Fresh IE8 vulnerability used in watering hole attack on Chinese dissidents

Thoufique Haq and Yasir Khalid at FireEye found that the attack makes use of the CVE-2013-1288, MS13-021 vulnerability, and has been used in two hacked Chinese news websites known to promote dissidence against the Chinese government. 

“This is clearly a targeted attack on a very narrow portion of the Chinese populous,” the researchers said in a blog post. “However, since cyber-attackers are quick copycats, we expect this exploit to be replicated quickly.”

Based on the similarity in tools, techniques and procedures, the two believe the threat actor is the same as the one behind previous watering hole attacks targeting activists and people with certain political affiliations. In the forensics, “it is evident right away that there are similarities in the URI scheme and the exploit naming convention for Java attacks for the U.S. university and Chinese news site attacks," the noted. "They both use AppletHigh.jar and AppletLow.jar. Similar RAT payloads were used in previous campaigns.”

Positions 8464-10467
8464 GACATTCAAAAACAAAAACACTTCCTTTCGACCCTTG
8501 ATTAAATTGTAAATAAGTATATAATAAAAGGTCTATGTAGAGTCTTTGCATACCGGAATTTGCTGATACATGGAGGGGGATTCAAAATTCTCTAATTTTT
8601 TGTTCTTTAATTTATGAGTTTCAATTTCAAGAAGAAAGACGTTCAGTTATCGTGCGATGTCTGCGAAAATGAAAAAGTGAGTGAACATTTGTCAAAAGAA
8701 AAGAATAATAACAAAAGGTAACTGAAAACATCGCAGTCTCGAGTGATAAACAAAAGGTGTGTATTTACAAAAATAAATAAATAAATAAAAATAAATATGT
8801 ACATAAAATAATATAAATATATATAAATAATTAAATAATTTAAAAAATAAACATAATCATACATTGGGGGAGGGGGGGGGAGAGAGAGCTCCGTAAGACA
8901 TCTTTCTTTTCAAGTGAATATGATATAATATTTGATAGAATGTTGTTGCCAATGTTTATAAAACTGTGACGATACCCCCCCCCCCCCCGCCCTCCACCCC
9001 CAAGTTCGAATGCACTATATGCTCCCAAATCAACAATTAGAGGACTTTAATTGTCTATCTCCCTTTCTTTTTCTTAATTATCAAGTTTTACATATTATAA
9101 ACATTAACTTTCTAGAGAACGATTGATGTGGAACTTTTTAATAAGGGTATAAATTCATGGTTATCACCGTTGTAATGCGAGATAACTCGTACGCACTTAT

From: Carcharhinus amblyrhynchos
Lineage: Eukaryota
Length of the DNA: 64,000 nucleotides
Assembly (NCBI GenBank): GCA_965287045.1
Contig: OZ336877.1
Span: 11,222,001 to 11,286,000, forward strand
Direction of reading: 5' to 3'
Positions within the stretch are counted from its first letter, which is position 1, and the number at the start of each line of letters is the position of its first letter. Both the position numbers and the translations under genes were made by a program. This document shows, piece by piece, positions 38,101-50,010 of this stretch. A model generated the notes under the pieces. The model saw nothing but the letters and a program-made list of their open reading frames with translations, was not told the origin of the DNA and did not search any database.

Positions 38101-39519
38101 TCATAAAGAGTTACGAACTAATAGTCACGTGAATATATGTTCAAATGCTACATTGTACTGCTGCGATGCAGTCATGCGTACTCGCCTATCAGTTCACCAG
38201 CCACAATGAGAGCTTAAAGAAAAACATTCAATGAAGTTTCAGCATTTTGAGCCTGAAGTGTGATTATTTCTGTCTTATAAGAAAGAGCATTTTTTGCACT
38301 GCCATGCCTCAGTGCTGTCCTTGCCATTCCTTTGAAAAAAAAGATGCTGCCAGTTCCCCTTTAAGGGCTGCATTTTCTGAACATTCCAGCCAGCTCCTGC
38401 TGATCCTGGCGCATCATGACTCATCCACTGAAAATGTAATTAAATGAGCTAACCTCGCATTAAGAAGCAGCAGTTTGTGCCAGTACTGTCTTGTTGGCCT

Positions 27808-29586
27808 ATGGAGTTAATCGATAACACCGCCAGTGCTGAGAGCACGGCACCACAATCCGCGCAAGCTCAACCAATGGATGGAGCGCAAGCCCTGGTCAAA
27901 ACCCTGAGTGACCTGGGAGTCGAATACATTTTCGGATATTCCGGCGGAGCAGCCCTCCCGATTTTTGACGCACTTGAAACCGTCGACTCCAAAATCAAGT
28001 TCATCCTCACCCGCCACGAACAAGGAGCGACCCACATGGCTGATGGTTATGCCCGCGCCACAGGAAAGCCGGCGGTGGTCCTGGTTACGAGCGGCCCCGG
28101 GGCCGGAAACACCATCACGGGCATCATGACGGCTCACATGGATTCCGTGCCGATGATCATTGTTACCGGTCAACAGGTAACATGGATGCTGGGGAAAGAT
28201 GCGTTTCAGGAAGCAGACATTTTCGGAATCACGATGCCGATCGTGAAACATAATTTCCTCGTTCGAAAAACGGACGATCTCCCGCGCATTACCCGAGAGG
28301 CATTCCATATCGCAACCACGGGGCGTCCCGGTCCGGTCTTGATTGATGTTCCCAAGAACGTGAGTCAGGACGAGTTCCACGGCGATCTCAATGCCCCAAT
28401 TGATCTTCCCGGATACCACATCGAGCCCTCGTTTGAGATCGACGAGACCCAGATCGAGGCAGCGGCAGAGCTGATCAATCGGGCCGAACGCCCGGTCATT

As for who may be behind the attacks, the only evidence is the fact that they appear to be politically motivated. “In the past this campaign has used various hacked websites such as the Council on Foreign Relations or CFR, Reporters Without Borders, and a leading American university (that we cannot name),” they wrote. “In general, based on our observations, this watering hole attack is like many others we have observed: highly targeted and hard to trace – indicative of a very sophisticated attacker.”

For the attacker, the watering hole approach is highly attractive since it is very difficult to discover the attacker’s identity, the researchers said. “Moreover, this attack is a form of social engineering, leveraging the fact that the target group visits specific websites. By exploiting these watering holes the attacker benefits by investing little time in targeting.”

The attackers are employing a multi-layered approach. Leveraging the zero-day exploits and fresh exploits, they use a hacked website (in this case, a hacked religious website) to host exploit code and the malware payload, and also a second stage of payload, which makes it very hard to trace the origin of the attack. The second stage of payload is encrypted and downloaded from a 404-like response page, and is injected dynamically. This injected second stage payload is a Backdoor PoisonIvy RAT also discovered in other similar watering hole campaigns. This code attempts to connect to a remote server in Hong Kong.

Once they shut down the operation, it’s hard to trace the attacker’s intention.

Also, “It takes tremendous effort to compromise websites relevant to the target group,” said Haq and Khalid. “It would require knowledge of web application security.”

Chinese dissident or not, FireEye urges IE 8 users to install a patch immediately or upgrade their browsers to new versions.

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